Today’s post is another excerpt from one of my works-in-progress, An Internal Conflict. This follows directly after the last excerpt.
The premise is that (to use the phrasing with which I introduced the previous excerpt) “after watching her home fall into disaster because of her inaction, Persephone Royal is granted a rare boon and allowed to live the critical period of her life over again in light of those memories. Much of this most important time is her years at the Imperial Academy.” Previously, Persephone had her first meeting with her tutor.
Her math course went much as it had the first time around: the instructor called the roll, and then they dove into the first axioms and proofs from the history of mathematics. Even with the habits and skills to improve memory that all mages mastered in their first year of training, she remembered essentially nothing of the content of the particular lessons, but with her memories of the last time around driving her to increased focus and dedication she helped lead the class farther than she suspected the instructor intended.
Once the class ended, with a reminder to bring a compass and straight-edge to their next session ringing in her ears, Persephone made her way downstairs to the first floor of the building, out into the bright sunshine, and across the grounds to the chapel building. She saw many students and instructors mingling outside in the warm air, and stopped to greet her friends.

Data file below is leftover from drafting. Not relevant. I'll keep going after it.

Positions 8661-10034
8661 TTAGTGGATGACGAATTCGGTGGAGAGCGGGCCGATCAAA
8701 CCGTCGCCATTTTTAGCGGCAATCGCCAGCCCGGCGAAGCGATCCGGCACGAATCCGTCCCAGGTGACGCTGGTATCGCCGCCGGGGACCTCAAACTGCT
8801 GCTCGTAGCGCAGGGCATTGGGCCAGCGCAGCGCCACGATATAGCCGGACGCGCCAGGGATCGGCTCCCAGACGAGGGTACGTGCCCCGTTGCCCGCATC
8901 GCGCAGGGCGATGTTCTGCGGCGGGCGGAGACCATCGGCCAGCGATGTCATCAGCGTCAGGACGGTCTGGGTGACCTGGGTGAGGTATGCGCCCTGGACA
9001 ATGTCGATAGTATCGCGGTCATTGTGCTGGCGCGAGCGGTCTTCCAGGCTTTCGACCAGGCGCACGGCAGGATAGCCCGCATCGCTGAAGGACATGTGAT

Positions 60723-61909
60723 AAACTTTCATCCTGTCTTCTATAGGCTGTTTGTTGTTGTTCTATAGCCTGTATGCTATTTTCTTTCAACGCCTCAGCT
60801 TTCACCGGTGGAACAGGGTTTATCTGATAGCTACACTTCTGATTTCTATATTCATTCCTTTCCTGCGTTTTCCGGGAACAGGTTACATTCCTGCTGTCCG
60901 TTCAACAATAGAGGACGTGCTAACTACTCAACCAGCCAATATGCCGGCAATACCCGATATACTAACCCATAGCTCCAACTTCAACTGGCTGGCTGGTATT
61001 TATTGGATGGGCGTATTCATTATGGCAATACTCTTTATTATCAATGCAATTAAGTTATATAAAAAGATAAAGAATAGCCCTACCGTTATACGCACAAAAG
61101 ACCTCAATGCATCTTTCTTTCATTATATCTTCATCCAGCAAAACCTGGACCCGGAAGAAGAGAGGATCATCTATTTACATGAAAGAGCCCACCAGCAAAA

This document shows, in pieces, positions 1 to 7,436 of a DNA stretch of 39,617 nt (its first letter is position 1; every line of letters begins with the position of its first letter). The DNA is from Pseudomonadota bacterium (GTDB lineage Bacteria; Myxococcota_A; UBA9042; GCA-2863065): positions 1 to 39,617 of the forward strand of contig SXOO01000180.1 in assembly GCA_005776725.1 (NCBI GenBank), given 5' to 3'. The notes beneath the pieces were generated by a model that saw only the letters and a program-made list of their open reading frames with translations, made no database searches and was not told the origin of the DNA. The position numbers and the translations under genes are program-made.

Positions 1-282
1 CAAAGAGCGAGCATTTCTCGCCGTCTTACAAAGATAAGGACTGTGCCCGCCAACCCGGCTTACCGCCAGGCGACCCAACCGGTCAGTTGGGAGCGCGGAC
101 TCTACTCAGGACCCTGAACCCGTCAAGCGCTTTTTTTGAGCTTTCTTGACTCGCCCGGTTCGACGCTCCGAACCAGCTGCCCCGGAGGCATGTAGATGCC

“What have you had so far?” she asked Penelope.
“An hour of physical training, an hour of history, and an hour of rhetoric. You?”
“Meeting with my tutor, then two hours of mathematics. How did your classes go?”
“An hour of physical exertion certainly woke me up,” Penelope said with a wry smile. “It’s a good thing I had it first, and then rhetoric, rather than the other way around; I wouldn’t have a chance of keeping up with the Headmistress otherwise.”
“Hmm?” Persephone made a questioning noise.
“I knew her before we came here,” Penelope said. “She was a brilliant but demanding teacher then, but somehow in the intervening decades she’s become even more so. Not that she could ever be too much for a student here, but she keeps me on my toes. I wouldn’t want to face her when I was half-asleep.”
“Ah. I have rhetoric in the second hour after lunch; would you recommend I try to take her section?”
“Take her or one of her proteges; they might be better if you want a more specialized course, or a smaller one, since her classes are always very popular. But she’s the best. How did your morning go?”